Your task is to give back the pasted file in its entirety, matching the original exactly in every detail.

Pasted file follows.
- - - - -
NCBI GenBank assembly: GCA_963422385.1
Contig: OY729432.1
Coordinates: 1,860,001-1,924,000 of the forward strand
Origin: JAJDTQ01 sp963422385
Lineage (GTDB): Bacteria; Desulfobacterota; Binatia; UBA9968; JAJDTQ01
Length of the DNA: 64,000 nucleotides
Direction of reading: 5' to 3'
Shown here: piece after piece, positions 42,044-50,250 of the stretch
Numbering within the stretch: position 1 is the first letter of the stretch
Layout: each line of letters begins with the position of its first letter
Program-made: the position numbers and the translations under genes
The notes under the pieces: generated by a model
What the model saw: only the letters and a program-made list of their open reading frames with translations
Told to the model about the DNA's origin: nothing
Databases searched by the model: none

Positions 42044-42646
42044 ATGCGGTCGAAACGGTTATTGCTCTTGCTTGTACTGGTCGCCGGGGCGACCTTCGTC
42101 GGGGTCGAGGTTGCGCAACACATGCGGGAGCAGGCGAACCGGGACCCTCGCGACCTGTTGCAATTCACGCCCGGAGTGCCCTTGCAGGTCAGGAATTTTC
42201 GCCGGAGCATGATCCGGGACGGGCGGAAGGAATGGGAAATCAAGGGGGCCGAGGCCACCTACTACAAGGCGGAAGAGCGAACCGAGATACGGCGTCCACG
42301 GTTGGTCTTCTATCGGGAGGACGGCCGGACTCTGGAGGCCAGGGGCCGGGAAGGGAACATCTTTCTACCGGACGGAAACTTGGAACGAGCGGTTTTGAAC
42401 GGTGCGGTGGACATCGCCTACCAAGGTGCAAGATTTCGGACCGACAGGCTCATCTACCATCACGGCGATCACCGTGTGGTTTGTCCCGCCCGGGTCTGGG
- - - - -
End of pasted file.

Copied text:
NCBI GenBank assembly: GCA_963422385.1
Contig: OY729432.1
Coordinates: 1,860,001-1,924,000 of the forward strand
Origin: JAJDTQ01 sp963422385
Lineage (GTDB): Bacteria; Desulfobacterota; Binatia; UBA9968; JAJDTQ01
Length of the DNA: 64,000 nucleotides
Direction of reading: 5' to 3'
Shown here: piece after piece, positions 42,044-50,250 of the stretch
Numbering within the stretch: position 1 is the first letter of the stretch
Layout: each line of letters begins with the position of its first letter
Program-made: the position numbers and the translations under genes
The notes under the pieces: generated by a model
What the model saw: only the letters and a program-made list of their open reading frames with translations
Told to the model about the DNA's origin: nothing
Databases searched by the model: none

Positions 42044-42646
42044 ATGCGGTCGAAACGGTTATTGCTCTTGCTTGTACTGGTCGCCGGGGCGACCTTCGTC
42101 GGGGTCGAGGTTGCGCAACACATGCGGGAGCAGGCGAACCGGGACCCTCGCGACCTGTTGCAATTCACGCCCGGAGTGCCCTTGCAGGTCAGGAATTTTC
42201 GCCGGAGCATGATCCGGGACGGGCGGAAGGAATGGGAAATCAAGGGGGCCGAGGCCACCTACTACAAGGCGGAAGAGCGAACCGAGATACGGCGTCCACG
42301 GTTGGTCTTCTATCGGGAGGACGGCCGGACTCTGGAGGCCAGGGGCCGGGAAGGGAACATCTTTCTACCGGACGGAAACTTGGAACGAGCGGTTTTGAAC
42401 GGTGCGGTGGACATCGCCTACCAAGGTGCAAGATTTCGGACCGACAGGCTCATCTACCATCACGGCGATCACCGTGTGGTTTGTCCCGCCCGGGTCTGGG